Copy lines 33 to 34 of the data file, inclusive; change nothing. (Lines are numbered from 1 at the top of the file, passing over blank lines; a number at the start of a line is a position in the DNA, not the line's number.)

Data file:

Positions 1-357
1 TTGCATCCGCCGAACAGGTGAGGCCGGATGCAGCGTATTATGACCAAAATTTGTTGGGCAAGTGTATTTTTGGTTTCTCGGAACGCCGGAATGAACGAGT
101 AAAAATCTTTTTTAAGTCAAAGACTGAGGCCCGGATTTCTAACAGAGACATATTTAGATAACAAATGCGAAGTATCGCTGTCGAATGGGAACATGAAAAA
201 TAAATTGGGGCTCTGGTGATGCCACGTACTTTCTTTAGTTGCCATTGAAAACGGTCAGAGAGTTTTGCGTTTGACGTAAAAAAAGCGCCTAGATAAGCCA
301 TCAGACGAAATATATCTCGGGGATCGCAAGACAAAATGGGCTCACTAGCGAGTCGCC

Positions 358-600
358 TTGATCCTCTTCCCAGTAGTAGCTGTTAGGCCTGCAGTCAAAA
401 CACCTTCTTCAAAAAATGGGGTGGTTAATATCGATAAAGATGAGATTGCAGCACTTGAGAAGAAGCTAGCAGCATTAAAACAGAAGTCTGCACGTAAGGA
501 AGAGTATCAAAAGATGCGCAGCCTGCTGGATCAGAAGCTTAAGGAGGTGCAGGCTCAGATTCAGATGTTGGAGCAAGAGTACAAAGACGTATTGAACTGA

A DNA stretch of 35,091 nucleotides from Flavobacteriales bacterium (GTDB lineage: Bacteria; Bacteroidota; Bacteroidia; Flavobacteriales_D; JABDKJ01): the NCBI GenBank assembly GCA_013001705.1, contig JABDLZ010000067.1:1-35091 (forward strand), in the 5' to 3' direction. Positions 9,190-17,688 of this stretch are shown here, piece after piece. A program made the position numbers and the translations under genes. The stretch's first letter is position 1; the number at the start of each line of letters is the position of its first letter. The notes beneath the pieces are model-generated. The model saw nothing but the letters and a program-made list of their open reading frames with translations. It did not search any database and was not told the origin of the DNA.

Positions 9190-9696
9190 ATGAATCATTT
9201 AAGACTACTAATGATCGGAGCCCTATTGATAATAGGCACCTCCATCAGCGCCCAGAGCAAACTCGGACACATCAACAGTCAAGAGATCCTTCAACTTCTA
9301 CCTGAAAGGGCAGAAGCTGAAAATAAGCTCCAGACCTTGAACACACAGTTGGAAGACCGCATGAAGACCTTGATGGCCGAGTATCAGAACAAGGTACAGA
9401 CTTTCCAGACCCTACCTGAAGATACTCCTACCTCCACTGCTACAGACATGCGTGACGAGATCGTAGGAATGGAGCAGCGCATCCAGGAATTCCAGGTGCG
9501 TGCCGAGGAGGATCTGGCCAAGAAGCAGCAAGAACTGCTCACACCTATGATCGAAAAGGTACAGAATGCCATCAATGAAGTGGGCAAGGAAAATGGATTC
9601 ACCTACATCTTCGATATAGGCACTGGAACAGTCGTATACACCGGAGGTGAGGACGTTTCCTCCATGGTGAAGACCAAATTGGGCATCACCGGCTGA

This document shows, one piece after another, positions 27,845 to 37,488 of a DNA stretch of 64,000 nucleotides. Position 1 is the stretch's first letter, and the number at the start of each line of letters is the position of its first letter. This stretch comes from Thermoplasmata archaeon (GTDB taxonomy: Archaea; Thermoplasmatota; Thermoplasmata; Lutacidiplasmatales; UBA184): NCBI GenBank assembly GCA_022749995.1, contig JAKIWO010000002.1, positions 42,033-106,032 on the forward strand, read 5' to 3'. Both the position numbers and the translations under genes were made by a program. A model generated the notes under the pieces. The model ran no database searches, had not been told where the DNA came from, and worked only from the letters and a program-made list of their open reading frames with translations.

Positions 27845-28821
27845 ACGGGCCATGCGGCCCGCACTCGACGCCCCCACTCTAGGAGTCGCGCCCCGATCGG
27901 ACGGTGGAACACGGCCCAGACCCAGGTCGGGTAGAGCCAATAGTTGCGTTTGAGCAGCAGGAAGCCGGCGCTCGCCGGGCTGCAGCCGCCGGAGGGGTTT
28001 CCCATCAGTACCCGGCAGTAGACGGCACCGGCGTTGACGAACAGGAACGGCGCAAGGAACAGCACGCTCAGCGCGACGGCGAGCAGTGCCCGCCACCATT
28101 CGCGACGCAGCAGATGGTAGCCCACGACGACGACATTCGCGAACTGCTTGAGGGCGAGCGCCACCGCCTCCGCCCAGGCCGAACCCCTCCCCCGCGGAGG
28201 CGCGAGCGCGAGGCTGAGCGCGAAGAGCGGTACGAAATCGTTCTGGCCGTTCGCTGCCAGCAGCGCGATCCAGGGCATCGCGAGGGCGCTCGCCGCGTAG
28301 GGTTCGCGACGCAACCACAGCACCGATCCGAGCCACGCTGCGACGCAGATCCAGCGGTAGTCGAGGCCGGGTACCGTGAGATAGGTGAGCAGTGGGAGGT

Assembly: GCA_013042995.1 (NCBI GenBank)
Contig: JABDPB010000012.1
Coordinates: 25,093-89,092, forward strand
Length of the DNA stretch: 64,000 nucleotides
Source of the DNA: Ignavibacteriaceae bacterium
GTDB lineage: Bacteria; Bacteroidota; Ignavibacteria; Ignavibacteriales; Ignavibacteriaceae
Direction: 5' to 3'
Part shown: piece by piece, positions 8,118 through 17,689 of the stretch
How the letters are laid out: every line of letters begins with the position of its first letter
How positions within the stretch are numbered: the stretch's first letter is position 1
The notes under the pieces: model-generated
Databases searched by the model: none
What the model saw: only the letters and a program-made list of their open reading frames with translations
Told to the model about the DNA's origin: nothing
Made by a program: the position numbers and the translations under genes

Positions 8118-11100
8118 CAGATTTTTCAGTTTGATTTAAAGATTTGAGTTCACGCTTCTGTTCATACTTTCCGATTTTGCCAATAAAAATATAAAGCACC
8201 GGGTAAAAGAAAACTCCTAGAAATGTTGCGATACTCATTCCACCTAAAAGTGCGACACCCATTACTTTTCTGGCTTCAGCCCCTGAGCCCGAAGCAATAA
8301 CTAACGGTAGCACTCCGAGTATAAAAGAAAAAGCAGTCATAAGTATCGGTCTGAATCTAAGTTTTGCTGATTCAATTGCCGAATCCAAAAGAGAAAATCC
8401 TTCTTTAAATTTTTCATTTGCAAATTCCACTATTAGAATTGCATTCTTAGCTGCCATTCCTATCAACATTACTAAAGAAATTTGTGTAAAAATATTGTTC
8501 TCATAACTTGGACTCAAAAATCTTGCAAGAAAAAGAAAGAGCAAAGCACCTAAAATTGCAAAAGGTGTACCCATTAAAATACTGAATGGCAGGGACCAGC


Part shown: piece by piece, positions 8,118 through 17,689 of the stretch
How the letters are laid out: every line of letters begins with the position of its first letter